Yes, that "Alone Again, Naturally," namely the one that Gilbert O'Sullivan, its singer and composer, made into a Top 40 hit in 1972. With syrupy string backing, and his unwavering, monotonous, and nearly cheerful delivery, who would have thought that O'Sullivan was singing about contemplating suicide after being jilted and also trying to cope with his parents' deaths? Irishman O'Sullivan claimed the lyrics were not of an autobiographical nature, and yet Welshman Ian Shaw--who was just 10 years old in 1972--is able to transform them into a convincingly personal testament three decades later. Since Shaw sings everything with an emotional commitment and understanding, his riveting performance of this unlikely tune should come as no surprise.
Shaw's own refined piano accompaniment only serves to enhance his interpretation. He is intimately conversational, free-flowing in his phrasing, and rhythmically unfettered. His pliant, restrained voice is moving, nuanced, and sophisticated,. nuanced, the difference if you will, between a jazz as opposed to pop approach--note his fleeting and tasteful scat-piano unison aside, for example. The clincher is his reading of the concluding words: "And when she passed away / I cried and cried all day / Alone again...alone again / Alone again, naturally." Shaw's two delicate chords cap a track that is unashamedly heartfelt and down-to-earth. It's a mystery why this fine, infinitely versatile vocalist doesn't get to record more often.
September 08, 2009 · 0 comments
Stuart Nicholson recently reported in these virtual pages how clarinetist Arun Ghosh captivated the audience at the recent Jazzahead festival in Bremen with his exciting brand of British-Asian jazz. The unknown artist sold dozens of copies of his self-produced CD Northern Namaste
within a few minutes of leaving the stage. And I can understand why. Unfortunately US fans will have a hard time to tracking down this music—I couldn't find a single online retailer in the US who had stocked it, and needed to order it from Amazon's UK web site. But it is well worth going to the trouble to hear this band, and enjoy Ghosh's probing clarinet work. The basic formula is familiar—a medium-fast modal chart over a repeating rhythmic pattern. But Ghosh shows that even the old recipes have plenty of life in them, especially when played this well. The whole band gets high marks, but the leader is the clear star, and one of the most interesting reed players on the scene. I plan on keeping a close eye (and ear) on Ghosh. I just hope some retailer makes it easy for me by carrying his CDs.
Britain's Reginald Foresythe is little known today, but there were many musicians of stature who either collaborated with him or admired him during the 1930s and '40s on both sides of the Atlantic. His interesting compositions were played by Earl Hines, Paul Whiteman and Louis Armstrong. These syncopated little miniatures remind us that there were other composers besides Raymond Scott who wrote music to be played by jazz musicians that could not really be considered jazz, albeit they might sometimes feature improvisation.
I guess to illustrate the two conflicting emotions of a melancholy clown, a rhythmic figure is established by the clarinets at the start of the piece, but when the melody comes in two bars later, it is played in another key, creating an unsettling mood. That mood is suddenly broken by both clarinetists trading 8-bar solos, first Goodman, then Mince. (Interestingly, they would also trade solos 25 years later on Arthur Godfrey's radio show when Goodman was a guest and Mince was part of the house band.) The ensemble then takes over again, building on the musical material behind the soloists. Foresythe plays what sounds like a written solo while the bassoon plays figures behind him. Clark also solos, and then after some development, the piece recaps as it began, finally winding down with a strange chord and a last utterance from the bassoon.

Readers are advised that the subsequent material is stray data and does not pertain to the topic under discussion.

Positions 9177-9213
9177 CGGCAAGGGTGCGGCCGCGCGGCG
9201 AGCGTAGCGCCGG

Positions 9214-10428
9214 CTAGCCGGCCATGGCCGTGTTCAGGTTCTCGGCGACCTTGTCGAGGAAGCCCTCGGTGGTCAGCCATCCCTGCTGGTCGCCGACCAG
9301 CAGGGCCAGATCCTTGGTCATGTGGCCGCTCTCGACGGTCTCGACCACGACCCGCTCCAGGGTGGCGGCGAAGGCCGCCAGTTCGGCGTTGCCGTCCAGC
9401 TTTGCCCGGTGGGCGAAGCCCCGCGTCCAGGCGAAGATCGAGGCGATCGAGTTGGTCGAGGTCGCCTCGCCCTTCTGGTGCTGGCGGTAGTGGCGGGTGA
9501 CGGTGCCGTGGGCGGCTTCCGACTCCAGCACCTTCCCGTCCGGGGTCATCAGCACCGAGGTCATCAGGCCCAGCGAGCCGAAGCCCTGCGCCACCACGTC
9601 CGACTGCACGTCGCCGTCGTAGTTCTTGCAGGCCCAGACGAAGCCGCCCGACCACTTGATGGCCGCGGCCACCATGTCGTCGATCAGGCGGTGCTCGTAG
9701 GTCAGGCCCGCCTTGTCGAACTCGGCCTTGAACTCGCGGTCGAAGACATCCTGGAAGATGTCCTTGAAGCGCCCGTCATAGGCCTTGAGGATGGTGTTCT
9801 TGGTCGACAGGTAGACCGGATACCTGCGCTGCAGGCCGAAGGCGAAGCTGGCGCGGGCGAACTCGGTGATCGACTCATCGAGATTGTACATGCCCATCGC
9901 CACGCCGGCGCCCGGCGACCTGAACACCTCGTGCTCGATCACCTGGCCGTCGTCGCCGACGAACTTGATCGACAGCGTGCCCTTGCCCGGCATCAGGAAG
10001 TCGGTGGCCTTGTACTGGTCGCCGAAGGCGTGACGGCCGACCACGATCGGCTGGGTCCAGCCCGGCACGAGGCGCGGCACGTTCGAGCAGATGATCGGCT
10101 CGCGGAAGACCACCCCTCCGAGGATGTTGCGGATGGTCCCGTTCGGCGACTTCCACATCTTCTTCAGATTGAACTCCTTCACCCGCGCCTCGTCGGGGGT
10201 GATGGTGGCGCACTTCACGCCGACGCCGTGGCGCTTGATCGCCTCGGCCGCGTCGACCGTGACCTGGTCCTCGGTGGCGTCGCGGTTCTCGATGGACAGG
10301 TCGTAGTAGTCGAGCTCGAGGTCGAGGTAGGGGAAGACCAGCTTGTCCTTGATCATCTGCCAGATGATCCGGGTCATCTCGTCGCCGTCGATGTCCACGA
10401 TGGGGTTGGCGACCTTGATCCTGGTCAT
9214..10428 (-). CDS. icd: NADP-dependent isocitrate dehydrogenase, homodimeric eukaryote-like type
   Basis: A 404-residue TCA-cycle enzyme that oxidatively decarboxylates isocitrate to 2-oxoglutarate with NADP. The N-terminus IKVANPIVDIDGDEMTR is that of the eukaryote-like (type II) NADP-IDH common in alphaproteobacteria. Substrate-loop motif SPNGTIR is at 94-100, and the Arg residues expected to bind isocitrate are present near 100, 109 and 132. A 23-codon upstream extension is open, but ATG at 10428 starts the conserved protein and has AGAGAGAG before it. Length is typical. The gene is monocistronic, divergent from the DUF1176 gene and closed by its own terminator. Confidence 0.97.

Reginald Foresythe was a British pianist/composer/leader active on the both sides of the Atlantic during the 1930s. His music was admired by many, and he worked with major names such as Fats Waller, Duke Ellington, and Paul Whiteman, and wrote and arranged Earl Hines's theme "Deep Forest
." His interesting music (which is really not considered jazz so much as syncopated ensemble music) did not sell very well on record, and by the '40s his career had pretty much burned out. After his war service, there was not much interest in his new compositions, and he played dives until his early death in 1958.
"Dodging a Divorcee" was perhaps the most popular piece from Foresythe's musical world. He was so respected that he could attract the finest musicians in New York. Several were in Benny Goodman's big band, Johnny Mince was in Tommy Dorsey's band for years, and Sol Schoenbach would join the Philadelphia Orchestra and remain for years. The piece is a fun exercise featuring a mini-fugue in the middle, and the band tears into it with gusto. This certainly appealed to many listeners, as a number of bands played it during that time. For me, this original version is still the best.
A foreboding introduction ushers in "The Suite of Consequence (Movement II)." While "Movement I
" was somewhat structured, "Movement II" is nothing of the sort. A somber and simultaneous chaotic atmosphere hangs in the air. Saxophonist David Binney and bassist Matt Brewer take turns trying to sound like each other in a slow and sad section. Pianist John Escreet and Binney follow by trying to fill the now present sound vacuum with some spatial texture. The doom and gloom continues as the volume and participation levels increase. Now all obvious structure is lost. A free jazz formlessness appears, then disappears. It turns out that there is form in the unformed. I am usually not a big fan of this free jazz stuff. But Escreet's music has the ability to maintain interest. Perhaps it is because it is a section of a larger piece, and you need to hear this to get you from here to there. At any rate, "Movement II" is quite engaging.